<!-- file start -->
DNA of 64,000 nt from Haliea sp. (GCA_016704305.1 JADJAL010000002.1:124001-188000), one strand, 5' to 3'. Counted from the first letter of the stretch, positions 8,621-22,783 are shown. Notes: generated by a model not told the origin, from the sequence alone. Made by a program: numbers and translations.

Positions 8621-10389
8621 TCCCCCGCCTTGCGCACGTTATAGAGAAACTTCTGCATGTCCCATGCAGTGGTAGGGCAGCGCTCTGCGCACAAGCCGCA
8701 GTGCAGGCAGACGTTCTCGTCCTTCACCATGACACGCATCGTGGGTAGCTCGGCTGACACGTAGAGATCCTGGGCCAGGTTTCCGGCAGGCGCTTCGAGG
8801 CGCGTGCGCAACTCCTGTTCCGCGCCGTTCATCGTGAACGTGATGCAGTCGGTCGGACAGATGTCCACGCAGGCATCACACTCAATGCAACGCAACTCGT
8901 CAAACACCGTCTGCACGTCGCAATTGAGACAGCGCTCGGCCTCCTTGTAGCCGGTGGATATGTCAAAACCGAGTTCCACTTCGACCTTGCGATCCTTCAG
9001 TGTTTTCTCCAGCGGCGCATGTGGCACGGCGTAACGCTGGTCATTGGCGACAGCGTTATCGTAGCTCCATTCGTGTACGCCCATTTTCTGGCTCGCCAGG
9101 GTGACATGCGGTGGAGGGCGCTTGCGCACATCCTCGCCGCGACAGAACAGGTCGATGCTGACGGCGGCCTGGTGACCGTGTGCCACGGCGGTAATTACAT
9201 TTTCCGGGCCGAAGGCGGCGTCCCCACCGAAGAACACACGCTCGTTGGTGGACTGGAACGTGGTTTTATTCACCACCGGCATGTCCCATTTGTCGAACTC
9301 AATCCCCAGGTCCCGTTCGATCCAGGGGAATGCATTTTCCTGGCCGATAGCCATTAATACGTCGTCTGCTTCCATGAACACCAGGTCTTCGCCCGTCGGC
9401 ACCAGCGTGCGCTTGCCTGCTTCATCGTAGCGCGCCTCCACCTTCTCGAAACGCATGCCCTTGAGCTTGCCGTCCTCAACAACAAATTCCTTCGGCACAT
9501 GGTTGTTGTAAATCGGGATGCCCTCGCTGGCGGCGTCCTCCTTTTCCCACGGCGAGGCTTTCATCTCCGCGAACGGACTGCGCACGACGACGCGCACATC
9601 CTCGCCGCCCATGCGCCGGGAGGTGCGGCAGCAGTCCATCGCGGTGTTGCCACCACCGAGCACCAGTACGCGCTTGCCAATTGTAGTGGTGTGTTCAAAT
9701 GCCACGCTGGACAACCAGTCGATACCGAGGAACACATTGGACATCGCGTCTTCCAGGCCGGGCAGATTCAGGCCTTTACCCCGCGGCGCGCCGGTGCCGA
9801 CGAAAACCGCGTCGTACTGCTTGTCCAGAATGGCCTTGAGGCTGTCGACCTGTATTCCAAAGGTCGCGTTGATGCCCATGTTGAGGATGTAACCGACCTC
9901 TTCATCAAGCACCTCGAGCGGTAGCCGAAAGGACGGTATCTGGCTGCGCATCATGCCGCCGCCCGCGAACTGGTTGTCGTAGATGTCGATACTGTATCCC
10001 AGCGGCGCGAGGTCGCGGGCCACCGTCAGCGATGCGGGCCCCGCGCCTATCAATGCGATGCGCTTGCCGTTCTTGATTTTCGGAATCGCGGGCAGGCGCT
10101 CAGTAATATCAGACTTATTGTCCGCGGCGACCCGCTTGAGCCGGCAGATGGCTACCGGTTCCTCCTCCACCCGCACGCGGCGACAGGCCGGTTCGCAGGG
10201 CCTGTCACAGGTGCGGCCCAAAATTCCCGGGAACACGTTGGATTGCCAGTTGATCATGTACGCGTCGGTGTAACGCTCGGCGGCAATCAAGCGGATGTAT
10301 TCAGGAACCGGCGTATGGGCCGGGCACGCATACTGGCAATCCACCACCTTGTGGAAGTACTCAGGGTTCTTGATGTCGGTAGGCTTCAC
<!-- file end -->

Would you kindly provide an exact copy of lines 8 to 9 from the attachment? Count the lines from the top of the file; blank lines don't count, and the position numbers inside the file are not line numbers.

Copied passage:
9101 GTGACATGCGGTGGAGGGCGCTTGCGCACATCCTCGCCGCGACAGAACAGGTCGATGCTGACGGCGGCCTGGTGACCGTGTGCCACGGCGGTAATTACAT
9201 TTTCCGGGCCGAAGGCGGCGTCCCCACCGAAGAACACACGCTCGTTGGTGGACTGGAACGTGGTTTTATTCACCACCGGCATGTCCCATTTGTCGAACTC